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Y’know, choosing a mouse in the overwhelming sea of mice is one of the hardest decisions you will make as a gamer, streamer, or professional. What makes a mouse the “best mouse” for someone else may not necessarily mean that the mouse is your perfect fit.
Being disabled by a stroke, the need for a good mouse for my right hand became something more than just a “nice thing to have.” In fact, there are some features that I consider an absolute necessity.
The most important features of a mouse (to me)
The first of those features: Extra buttons. God, If I could explain the frustrations of the early 90’s I felt at the barebones mice of yore. A vast majority of mice were 1-2 buttons, no scroll wheel, and beyond cheap. Lets not even mention the dreaded hair magnet, the trackball that drove them.
Anyway, my first mouse had three buttons, because even back in the 90’s I was a button snob. In fact, this mouse, the Dexxa 3 button mouse, is for sale on eBay right now. (For a hefty price)
I don’t have any photos to show you here that I could find, but the eBay link has a few you can take a look at if you’re curious about that ancient relic of a time long past.
This feature is so important to me that I have based my purchases on this feature as my main selling point. No other feature mattered.
Now, I don’t recall exactly when this product had launched, but I had purchased this mouse around 1997 and had it until the release of a 5 button mouse in the year 2000.
My second mouse, the best mouse I had until 2005
This mouse was the Microsoft Intellimouse Optical(Hey, they still make this thing!) which also had another feature that I added to my “Must have” list for future mice: Programmable buttons.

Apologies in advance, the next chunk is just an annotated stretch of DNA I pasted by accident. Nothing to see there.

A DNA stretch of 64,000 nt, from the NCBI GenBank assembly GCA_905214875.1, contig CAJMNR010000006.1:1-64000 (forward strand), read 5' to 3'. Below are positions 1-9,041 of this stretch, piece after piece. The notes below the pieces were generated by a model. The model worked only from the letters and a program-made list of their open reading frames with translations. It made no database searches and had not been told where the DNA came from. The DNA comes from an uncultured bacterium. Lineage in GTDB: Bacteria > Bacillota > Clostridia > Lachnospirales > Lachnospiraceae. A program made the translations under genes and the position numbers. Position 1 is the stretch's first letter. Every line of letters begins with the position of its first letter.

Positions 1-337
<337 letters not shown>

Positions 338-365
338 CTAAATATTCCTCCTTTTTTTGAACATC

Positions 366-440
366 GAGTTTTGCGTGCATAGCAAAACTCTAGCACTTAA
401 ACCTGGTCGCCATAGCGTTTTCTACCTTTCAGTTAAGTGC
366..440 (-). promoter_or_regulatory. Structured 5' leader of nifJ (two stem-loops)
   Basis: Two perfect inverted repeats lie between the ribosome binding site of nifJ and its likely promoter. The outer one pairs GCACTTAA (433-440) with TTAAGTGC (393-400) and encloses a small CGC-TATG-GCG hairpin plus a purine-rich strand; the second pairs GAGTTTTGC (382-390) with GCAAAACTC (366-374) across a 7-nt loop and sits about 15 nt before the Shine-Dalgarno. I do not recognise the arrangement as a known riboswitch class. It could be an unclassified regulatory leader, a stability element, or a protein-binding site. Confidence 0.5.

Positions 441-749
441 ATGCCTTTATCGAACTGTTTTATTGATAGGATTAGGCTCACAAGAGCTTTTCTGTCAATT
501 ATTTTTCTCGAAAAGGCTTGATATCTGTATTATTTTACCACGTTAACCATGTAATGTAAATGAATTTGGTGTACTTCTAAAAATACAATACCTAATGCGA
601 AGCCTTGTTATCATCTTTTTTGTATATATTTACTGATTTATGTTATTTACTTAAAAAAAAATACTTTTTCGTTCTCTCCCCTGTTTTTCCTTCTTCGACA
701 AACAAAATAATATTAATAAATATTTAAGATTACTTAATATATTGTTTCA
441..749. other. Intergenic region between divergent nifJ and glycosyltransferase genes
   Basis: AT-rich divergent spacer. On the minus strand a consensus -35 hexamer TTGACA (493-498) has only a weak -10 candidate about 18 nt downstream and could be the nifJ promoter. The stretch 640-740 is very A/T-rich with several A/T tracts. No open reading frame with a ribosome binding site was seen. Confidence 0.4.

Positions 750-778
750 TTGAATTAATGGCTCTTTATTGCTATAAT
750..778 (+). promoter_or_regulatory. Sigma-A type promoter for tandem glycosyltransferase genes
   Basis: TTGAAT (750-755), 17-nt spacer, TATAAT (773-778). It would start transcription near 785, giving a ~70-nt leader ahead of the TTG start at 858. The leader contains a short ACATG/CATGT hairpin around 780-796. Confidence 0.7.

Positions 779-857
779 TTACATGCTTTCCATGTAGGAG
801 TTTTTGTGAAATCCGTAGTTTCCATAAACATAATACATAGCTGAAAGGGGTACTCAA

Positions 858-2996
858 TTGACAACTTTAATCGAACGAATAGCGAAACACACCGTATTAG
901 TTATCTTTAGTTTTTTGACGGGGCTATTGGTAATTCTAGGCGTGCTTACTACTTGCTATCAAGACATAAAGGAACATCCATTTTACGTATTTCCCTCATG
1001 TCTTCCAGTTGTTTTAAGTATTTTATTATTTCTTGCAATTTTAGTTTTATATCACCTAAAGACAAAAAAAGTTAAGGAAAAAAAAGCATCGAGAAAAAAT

Now, I say I had until the year 2005, but I had broken the thumb button on all three by the time 1-2 years had passed. That optical technology was not as reliable as it is today but was FAR more accurate than a trackball, and again, BUTTONS!! (The technology has matured considerably since then, so it probably has that bit down by now)
This thing had many Unreal Tournament victories under its belt before 2005 rolled around and changed up the ball game and turned the mouse industry on its head, with many who still use this thing to this day.
Hail to the King – The Logitech MX518(Original version)
Need I say more? This mouse was probably the MOST robust, MOST INCREDIBLY well-designed mouse to hit the shelves, and shaped the future of what level of quality you expect from a company. It lasted me from 2005 all the way into 2012, where I purchased my first(and last) Razer product.
Some great news for longtime fans, Logitech has launched a refresh of the MX518, the Logitech G MX518. It has a lot to live up to but should be a great mouse, as it is essentially the same thing, with just a beefed-up sensor and a new G logo for their gaming brand.
A Bumpy Year in 2012
It is no exaggeration when I say I loved this thing. It never died, and In fact, I used it right until I got into MMO gaming and the release of the Razer Naga that once again tickled my fancy for “MOAR BUTTONS”.
I uh…hated that thing, but I grew reliant on the button pad on the side. Going from the most robust mouse I had ever used in my life to the Razer Naga, it felt cheap and broke fairly quickly(a mere 8 months before the wire inside the mouse broke the solder joint that connected the cable to the PCB.)